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Sharon’s Stroke
By: Robert Spencer
Monday, December 19, 2005


The Palestinians celebrate – and we are reminded of the world's grotesque double standard.


In Gaza some Palestinians greeted news of Ariel Sharon’s stroke with the “V” for victory sign, gunfire into the air, and pastries.

Schadenfreude is a recurring motif of Palestinian life. Some cheered the 9/11 attacks, passing out candy on that occasion as well. Many Palestinians have celebrated suicide bombings, including even mothers rejoicing in the deaths of their own children. All too many Palestinians seem happy only when an Israeli Jew is dying, even if one of their own children had to die also to make it happen.

 

Much of this, of course, stems from a culture that celebrates death. As Mufti Sheikh Ikrimeh Sabri, a Palestinian Authority cleric, stated: “We tell them, in as much as you love life, the Muslim loves death and martyrdom. There is a great difference between he who loves the hereafter and he who loves this world. The Muslim loves death and martyrdom.” That is the rationale behind the glorification of suicide bombers as heroes.

 

Even that glorification and celebration of death, moreover, is rooted in a culture of hatred: suicide bombers are heroes not because they kill themselves but because they kill infidels as well. 9/11 and Sharon’s illness are worth celebrating because they represent more of the same: the defeat and destruction of the enemy.

 

The culture of death and hatred is not limited to the Palestinians: in Egypt, Sheikh Atiyyah Saqr of Al-Azhar explained in 2004 that “cowardice and love for this worldly life are undisputable traits [of the Jews].” In Lebanon, Hizballah’s Hassan Nasrallah concurred: “We have discovered how to hit the Jews where they are the most vulnerable. The Jews love life, so that is what we shall take away from them. We are going to win, because they love life and we love death.” Afghan jihadist Maulana Inyadullah declared: “The Americans lead lavish lives and they are afraid of death. We are not afraid of death. The Americans love Pepsi Cola, we love death.”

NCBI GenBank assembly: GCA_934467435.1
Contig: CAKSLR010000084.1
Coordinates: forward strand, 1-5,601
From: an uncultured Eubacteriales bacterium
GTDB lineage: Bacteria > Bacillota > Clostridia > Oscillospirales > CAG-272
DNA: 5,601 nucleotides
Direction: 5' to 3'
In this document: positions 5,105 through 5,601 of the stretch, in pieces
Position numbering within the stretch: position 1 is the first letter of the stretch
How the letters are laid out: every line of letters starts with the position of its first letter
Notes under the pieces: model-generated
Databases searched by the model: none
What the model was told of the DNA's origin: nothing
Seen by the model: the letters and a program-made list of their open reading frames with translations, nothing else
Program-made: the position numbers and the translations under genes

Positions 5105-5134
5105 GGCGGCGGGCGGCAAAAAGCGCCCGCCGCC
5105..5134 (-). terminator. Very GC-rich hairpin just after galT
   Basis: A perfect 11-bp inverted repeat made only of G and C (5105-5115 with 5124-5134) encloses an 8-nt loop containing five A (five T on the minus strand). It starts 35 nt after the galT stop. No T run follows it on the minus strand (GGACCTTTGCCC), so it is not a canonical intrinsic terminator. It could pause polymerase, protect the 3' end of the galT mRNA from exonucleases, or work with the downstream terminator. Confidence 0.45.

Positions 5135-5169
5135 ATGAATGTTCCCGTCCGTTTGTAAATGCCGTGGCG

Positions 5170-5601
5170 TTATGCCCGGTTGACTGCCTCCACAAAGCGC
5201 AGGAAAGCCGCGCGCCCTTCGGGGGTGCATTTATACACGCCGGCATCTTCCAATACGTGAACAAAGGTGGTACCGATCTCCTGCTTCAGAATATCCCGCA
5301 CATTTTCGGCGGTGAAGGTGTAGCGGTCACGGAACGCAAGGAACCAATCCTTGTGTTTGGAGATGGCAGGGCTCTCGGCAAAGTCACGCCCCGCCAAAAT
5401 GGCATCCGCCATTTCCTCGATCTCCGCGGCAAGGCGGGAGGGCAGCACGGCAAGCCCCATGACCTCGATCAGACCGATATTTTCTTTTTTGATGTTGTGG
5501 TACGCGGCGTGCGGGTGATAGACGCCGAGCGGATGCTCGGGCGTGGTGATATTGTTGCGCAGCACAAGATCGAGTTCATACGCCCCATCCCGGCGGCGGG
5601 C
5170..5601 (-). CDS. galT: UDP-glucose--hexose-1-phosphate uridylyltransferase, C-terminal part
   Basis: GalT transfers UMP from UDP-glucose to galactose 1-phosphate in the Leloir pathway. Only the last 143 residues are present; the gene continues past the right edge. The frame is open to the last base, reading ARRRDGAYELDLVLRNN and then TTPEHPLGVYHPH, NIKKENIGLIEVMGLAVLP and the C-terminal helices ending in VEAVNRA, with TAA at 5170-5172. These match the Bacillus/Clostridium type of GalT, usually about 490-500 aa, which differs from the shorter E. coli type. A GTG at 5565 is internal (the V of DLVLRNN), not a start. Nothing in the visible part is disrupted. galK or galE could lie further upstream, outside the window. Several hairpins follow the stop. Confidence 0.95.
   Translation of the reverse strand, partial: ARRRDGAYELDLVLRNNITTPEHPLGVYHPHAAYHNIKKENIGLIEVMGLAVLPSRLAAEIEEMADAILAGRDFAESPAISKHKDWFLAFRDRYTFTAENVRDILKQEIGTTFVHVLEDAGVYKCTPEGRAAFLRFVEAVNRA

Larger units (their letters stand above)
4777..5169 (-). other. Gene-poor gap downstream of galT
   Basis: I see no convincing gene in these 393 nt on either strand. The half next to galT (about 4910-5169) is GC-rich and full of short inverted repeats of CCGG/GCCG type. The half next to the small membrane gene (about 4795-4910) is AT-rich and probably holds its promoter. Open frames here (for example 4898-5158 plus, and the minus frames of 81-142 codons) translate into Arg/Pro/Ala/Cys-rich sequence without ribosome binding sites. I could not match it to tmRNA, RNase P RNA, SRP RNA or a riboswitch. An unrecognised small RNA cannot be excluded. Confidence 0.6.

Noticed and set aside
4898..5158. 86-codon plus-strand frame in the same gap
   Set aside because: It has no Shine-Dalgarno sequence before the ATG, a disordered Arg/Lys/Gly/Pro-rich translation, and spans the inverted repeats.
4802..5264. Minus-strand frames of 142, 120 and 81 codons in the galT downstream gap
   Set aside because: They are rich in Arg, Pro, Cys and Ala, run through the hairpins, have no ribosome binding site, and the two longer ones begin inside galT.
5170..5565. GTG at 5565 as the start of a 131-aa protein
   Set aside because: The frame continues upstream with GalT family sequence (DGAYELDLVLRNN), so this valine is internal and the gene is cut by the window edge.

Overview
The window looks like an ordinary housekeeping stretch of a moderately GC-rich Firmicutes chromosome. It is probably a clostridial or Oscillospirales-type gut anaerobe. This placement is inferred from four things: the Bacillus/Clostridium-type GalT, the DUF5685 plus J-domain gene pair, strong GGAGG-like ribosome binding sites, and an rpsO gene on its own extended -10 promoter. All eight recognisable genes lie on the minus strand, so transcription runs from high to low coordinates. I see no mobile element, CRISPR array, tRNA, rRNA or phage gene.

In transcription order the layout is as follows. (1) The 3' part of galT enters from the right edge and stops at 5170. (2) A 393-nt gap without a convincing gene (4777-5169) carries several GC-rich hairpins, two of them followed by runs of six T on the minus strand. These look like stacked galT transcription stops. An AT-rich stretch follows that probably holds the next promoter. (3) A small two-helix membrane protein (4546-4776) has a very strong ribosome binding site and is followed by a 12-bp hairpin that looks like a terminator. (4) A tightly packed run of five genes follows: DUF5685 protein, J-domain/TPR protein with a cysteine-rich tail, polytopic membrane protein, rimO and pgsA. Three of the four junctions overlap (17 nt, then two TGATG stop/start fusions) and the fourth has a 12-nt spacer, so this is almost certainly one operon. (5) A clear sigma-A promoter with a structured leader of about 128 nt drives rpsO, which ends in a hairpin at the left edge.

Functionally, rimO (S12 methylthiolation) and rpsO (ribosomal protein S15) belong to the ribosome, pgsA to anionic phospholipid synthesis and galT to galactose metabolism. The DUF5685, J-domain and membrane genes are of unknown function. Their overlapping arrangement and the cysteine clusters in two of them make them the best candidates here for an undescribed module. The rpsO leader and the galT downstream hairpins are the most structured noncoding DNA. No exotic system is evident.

In most places on the planet and at most times throughout history one who loves death has been considered at very least unbalanced. And rather than rejoicing in the misfortunes even of their enemies, Americans rebuilt Germany and Japan after World War II. Israelis did not hand our candies when Yasir Arafat died; nor do they cheer the deaths of innocent Palestinians. Personal graciousness between public opponents has for ages been a hallmark of civilization; indeed, even aides to Palestinian Authority President Mahmoud Abbas wished Sharon good health.

 

The gesture of Abbas’ office notwithstanding, the Palestinian culture of death and hatred casts a shadow over the future of the entire region. The prospects for a negotiated settlement and lasting peace are slim to none when so many on one side so openly and unapologetically hates the other and rejoices in its distress. Yet the international community has generally turned a blind eye. Although deeply concerned about the trumped-up, politically manipulative concept of “Islamophobia,” the United Nations has paid scant attention to the phenomenon of suicide terror — indeed, criticism of suicide bombers has been silenced at the UN in Geneva by Islamic delegates.